Monday, June 15, 2009

The Cairo Speech and Israel

In Cairo, President Obama reached out to both Israelis and Palestinians, Jews and Arabs. He called for a new beginning in the relationship between the US and the Muslim world. He also said that the bond between the US and Israel is unbreakable. President Obama spoke out against any attempts at Holocaust denial. Our President will clearly be a supporter of Israel.

The President also spoke of the suffering of the Palestinian people. He pointed to the expansion of the settlements in the West Bank as a major roadblock in striving towards peace. President Obama called for the Palestinians to renounce violence and terror and for Israel to stop all settlement construction, with the goal of creating two states, Israel and Palestine, living side by side in peace.

President Obama’s goals of the end of Palestinian violence and Israeli settlement construction are positions that are shared by the majority of American Jews, including the leadership of the Reform Movement. I too believe that the solution to the conflict is to stop the violence and the settlements and work towards two independent states, Israel and Palestine, living side by side. The problem is that there is little to no chance of either the renunciation of Palestinian violence or the cessation of Israeli settlements at this time.

The West Bank and Gaza Strip are currently independent of each other, with the Palestinian Authority ruling the West Bank and Hamas leading Gaza. Hamas, a terrorist organization that uses suicide bombers, does not recognize Israel’s right to exist and its charter calls for the destruction of the Jewish state. In addition, Hamas and the Palestinian Authority, which holds a more moderate position towards Israel, cannot get along and there are occasional outbreaks of violence between Palestinians. I cannot see Hamas renouncing violence and coming to the Peace table.

At the same time, the chances that Israel will freeze the construction of Settlements in the West Bank is slim with the recent election of Benjamin Netanyahu as Prime Minister of Israel. Netanyahu takes a hard line towards the Palestinians and supports the growth of settlements as necessary for Israel’s security.

Clouding the prospects of peace even further is Iran and their drive for nuclear weapons and influence in the Middle East. Iran seems to want to further the Israeli-Palestinian conflict by providing funds and weapons for Hamas and Hezbollah, a terrorist organization in Lebanon which also wishes for the destruction of Israel. With the reelection of Ahmadinejad, Iran seems bent on continuing its hard-line path.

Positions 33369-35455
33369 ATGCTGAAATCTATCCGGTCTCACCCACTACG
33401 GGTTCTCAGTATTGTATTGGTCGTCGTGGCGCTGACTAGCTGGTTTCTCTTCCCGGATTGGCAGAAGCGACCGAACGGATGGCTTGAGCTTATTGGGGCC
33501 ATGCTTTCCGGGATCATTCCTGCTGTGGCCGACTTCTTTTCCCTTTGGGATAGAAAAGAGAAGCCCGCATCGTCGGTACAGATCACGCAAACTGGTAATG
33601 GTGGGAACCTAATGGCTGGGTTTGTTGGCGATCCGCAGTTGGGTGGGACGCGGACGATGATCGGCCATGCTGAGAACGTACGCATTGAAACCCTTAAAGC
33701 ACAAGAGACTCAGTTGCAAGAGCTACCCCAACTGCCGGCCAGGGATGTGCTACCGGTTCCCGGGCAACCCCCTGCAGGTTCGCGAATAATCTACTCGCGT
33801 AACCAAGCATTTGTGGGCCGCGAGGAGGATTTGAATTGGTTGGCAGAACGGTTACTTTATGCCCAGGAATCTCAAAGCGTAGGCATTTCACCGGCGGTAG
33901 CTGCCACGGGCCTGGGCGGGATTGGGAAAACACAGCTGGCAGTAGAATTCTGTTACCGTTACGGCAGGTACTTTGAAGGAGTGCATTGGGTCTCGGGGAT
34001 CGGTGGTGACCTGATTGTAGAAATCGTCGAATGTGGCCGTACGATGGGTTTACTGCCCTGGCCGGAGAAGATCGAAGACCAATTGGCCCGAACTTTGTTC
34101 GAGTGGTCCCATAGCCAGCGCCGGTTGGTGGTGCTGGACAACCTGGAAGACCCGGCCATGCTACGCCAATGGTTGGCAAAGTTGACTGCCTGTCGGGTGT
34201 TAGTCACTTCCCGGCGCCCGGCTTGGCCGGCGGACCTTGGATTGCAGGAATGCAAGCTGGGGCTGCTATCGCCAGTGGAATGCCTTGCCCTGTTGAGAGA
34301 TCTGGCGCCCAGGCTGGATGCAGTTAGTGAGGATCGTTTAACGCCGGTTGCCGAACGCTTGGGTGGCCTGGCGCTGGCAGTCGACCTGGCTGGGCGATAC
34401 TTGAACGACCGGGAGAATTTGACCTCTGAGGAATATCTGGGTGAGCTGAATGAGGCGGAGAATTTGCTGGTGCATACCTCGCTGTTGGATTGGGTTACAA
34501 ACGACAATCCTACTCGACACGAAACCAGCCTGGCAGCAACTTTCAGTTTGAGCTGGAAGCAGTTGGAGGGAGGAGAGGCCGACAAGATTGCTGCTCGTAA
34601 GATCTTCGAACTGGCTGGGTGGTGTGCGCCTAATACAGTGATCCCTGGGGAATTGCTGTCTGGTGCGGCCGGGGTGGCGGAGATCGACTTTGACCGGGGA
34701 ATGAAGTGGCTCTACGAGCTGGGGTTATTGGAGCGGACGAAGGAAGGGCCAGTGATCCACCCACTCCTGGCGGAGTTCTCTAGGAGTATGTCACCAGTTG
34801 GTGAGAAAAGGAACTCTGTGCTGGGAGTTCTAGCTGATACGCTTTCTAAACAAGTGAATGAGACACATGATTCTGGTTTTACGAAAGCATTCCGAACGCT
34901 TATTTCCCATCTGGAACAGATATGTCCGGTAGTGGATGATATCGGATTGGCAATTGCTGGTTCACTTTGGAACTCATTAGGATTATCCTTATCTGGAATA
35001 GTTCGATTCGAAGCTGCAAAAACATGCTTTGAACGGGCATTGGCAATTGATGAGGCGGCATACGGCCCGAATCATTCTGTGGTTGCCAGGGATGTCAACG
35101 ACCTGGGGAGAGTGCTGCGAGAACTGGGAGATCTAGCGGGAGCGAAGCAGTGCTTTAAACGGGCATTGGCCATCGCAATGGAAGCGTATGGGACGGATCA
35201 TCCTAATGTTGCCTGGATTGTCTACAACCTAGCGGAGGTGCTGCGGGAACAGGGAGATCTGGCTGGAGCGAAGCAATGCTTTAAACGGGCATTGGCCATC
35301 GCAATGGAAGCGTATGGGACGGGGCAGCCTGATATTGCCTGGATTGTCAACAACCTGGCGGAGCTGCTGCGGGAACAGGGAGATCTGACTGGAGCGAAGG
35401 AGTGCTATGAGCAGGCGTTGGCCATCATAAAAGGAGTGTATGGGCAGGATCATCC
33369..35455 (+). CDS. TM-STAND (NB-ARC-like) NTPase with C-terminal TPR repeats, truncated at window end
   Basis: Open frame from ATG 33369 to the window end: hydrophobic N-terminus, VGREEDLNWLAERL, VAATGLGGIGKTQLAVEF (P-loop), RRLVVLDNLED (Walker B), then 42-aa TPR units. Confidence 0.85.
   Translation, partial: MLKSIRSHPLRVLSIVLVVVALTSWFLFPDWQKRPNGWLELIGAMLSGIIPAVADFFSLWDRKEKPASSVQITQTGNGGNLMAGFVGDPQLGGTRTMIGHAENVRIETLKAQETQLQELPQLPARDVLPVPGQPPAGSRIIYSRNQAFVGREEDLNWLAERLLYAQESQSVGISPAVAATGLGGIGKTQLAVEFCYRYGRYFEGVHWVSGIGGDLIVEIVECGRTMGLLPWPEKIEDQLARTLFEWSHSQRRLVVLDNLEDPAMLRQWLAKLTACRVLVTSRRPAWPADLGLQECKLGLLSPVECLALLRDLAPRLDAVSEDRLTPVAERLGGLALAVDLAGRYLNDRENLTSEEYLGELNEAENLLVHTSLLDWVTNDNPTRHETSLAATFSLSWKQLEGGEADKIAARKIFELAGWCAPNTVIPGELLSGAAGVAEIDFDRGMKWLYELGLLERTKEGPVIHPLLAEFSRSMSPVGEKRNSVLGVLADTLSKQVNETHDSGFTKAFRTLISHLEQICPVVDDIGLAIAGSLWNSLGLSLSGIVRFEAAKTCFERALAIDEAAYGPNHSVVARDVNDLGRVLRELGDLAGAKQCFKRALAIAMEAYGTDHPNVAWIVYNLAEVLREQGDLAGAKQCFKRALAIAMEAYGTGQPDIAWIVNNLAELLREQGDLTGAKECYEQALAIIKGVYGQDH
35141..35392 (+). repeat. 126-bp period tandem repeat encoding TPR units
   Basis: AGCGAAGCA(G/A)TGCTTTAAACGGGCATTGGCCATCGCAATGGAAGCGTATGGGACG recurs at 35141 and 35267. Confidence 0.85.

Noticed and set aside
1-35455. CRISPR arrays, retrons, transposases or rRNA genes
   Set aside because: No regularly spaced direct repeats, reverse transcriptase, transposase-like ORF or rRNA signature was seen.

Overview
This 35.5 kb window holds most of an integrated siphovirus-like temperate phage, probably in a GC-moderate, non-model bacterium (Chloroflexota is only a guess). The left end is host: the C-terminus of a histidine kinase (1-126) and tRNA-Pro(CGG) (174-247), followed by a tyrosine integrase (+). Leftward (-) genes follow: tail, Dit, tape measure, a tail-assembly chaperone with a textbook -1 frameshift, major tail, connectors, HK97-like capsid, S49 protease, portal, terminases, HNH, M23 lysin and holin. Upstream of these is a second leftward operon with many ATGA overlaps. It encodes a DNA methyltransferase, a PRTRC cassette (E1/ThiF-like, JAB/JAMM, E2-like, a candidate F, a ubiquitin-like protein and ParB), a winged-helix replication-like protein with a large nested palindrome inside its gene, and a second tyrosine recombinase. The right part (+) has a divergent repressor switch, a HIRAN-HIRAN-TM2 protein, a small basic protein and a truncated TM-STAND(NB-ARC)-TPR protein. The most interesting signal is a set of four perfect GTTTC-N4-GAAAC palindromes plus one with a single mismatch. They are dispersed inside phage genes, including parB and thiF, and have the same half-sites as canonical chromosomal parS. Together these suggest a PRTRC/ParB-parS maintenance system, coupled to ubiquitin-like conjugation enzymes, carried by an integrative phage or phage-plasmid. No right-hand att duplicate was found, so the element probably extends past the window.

Since Palestinian terror groups will not renounce violence, and Israel will not stop building settlements, what path can we go down in search of Middle East peace? A recent editorial in Haaretz, the Israeli newspaper, called for the completion of the Separation Fence, a wall being built between Israel and the West Bank.

Construction of the fence began in 2002 after an outbreak of Palestinian violence, with the theory that if the two people could not live together, they needed to be separated with a wall. In some places, the wall is 25 feet high, and includes razor wire and guard posts. Building a barrier between warring peoples is a strategy that worked in Berlin for decades. The separation fence could give Israelis and Palestinians time to “cool off” and perhaps someday it could come down, as did the Berlin Wall.

Begun in 2002, the separation fence today is only 60 percent completed. Since November 2007, almost all work related to the fence has come to a halt. There are many reasons for the stoppage in construction including a lull in terrorism and violence in Israel, making the need for the wall seem less pressing and the meltdown of the global economy and lack of funds. In addition, the gaps in the wall are in disputed areas between Israelis and Palestinians, for example near Jerusalem, so that any new construction may lead to an outbreak of violence.

While I certainly understand the desire not to provoke violence at a time of relative peace, I believe that the long-term solution to the conflict lies in completing the separation fence. With the Palestinians unable for decades to find real leadership and a government that will develop their economy or infrastructure, Israel is best served by separating from the Palestinians. A physical wall is necessary to accomplish this.

President Obama’s speech showed equal support for Israel and the Palestinians and did much to improve America’s image in Arab countries. But to move towards peace, our best bet is separation. I hope that the Israeli government will move forward in completing the security fence.


Anonymous said...

The hope for Israel lies in the downfall of Iran who is the financier of Hezbolla, Hamas and most other terrorist groups through the world. We should be encouraging the protestors who are today massing in the streets of many Iranian cities, but so far our president remains neutral; wishing to rely on negotiating with the same people that are building nuclear capability with which they can annialate Israel.

Anonymous said...

Don't talk about peace with Arabs until you live here. It is easy to tell us what to do from across the ocean. Read and learn Torah then move here after that you can have an opinion.

Yakatut said...

Although I dont agree to your "wall" solution -- however your write-up seems to be somewhat balanced. I stumbeled upon your website becasue I share a very common element, the love of fishing..If your ever in colorado and have time to wet a line....throw me an e-mail....i'll even throw in a free riverside kosher chicken BBQ for lunch.


Rabbi Eric Eisenkramer said...

Thank you for your comments everyone. Yalkut, fishing and chicken in CO sounds like fun!